SpaceX Prepares Sixth Launch of Starlink Internet Satellites

SpaceX is moving forward with a launch on Saturday carrying a set of the company’s own Starlink Internet satellites to orbit. The satellites are designed to deliver high-speed broadband to remote corners of the globe.

by Chabeli Carrazana, Orlando Sentinel / March 13, 2020
Shutterstock/Oleg_Yakovlev

(TNS) — Coronavirus is canceling most things on Earth except rocket launches (for now, anyway).

SpaceX is moving forward with a launch on Saturday from Cape Canaveral Air Force Station’s launch complex 39A carrying a set of the company’s own Starlink internet satellites to orbit. The satellites are designed to deliver high-speed broadband internet to even the most remote corners of the globe.

Saturday’s launch, scheduled for 9:42 a.m., will be the sixth for Starlink and will carry 60 of the 570-pound satellites. That’ll take SpaceX’s total to about 360. The weather is 90% favorable for the launch, according to the Air Force’s 45th Weather Squadron.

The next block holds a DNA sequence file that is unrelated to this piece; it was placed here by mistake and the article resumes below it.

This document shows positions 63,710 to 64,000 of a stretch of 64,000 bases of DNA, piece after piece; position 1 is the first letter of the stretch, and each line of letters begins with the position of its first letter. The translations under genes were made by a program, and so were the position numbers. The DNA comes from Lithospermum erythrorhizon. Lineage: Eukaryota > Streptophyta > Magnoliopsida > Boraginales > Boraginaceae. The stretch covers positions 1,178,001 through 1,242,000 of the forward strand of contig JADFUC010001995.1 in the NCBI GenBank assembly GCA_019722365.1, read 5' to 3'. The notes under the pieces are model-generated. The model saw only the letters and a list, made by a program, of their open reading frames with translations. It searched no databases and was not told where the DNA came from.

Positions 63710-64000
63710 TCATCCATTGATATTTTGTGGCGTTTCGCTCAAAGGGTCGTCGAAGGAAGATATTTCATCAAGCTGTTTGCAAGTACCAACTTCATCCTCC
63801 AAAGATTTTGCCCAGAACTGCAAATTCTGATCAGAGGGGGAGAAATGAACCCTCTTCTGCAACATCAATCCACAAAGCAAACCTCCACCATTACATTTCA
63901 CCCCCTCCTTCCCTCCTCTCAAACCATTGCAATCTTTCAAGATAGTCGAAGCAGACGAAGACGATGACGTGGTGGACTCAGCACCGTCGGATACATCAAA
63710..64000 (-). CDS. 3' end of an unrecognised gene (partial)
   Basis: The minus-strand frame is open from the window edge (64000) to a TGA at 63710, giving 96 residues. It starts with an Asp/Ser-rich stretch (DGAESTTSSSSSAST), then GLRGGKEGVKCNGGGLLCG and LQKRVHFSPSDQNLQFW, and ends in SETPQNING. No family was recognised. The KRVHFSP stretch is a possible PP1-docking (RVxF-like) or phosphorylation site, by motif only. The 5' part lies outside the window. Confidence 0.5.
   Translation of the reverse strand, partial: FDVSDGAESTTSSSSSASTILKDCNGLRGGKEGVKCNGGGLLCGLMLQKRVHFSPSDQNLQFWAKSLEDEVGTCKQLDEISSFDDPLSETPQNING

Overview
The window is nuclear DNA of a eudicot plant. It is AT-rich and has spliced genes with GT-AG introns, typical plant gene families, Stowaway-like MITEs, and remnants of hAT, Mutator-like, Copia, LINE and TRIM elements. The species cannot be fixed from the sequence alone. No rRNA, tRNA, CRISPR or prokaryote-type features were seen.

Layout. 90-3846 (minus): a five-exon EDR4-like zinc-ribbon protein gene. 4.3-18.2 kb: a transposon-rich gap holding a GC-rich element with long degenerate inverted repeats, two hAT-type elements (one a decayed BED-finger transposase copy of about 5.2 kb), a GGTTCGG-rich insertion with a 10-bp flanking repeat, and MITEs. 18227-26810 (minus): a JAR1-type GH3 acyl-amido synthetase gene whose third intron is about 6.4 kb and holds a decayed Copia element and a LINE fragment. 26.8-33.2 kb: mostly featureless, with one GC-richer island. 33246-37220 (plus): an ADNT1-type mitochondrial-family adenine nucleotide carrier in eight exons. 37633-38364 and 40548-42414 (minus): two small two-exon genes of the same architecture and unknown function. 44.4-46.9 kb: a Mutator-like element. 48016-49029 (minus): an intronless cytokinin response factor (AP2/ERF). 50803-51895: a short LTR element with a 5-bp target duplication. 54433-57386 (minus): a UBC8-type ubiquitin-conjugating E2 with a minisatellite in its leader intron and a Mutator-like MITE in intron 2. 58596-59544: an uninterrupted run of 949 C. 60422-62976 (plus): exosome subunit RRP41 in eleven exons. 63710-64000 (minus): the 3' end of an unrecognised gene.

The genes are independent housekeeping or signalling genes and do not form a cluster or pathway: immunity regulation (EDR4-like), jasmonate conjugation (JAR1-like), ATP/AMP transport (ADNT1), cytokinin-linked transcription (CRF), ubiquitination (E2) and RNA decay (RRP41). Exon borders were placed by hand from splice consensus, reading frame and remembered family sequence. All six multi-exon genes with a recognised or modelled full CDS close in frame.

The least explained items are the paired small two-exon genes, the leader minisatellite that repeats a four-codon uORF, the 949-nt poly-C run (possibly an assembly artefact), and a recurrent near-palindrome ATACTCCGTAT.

The company started launching Starlink satellites in May 2019 and has rapidly increased its cadence of launches this year — Saturday’s will be the third in three months — with the goal of having as many as 1,500 spacecraft in orbit by the end of 2020. With that amount, SpaceX thinks it’ll be able to offer coverage to North America and Canada.

But the launches haven’t come without controversy. The astronomical community has raised concerns about the brightness of the train of Starlinks in the night sky and their potential impact on data collection. To address those worries, SpaceX launched a satellite with a darkened coating earlier this year aimed at dimming the brightness. Data on the effectiveness of the coating is still pending.

At the 2020 Satellite Conference in Washington, D.C., on Monday, SpaceX CEO Elon Musk said he’s not worried about the satellites’ impact on science.

“I am confident that we will not cause any effect whatsoever in astronomical discoveries — zero,” Musk said. “That’s my prediction. We’ll take corrective action if it’s above zero.”

©2020 The Orlando Sentinel (Orlando, Fla.). Distributed by Tribune Content Agency, LLC.

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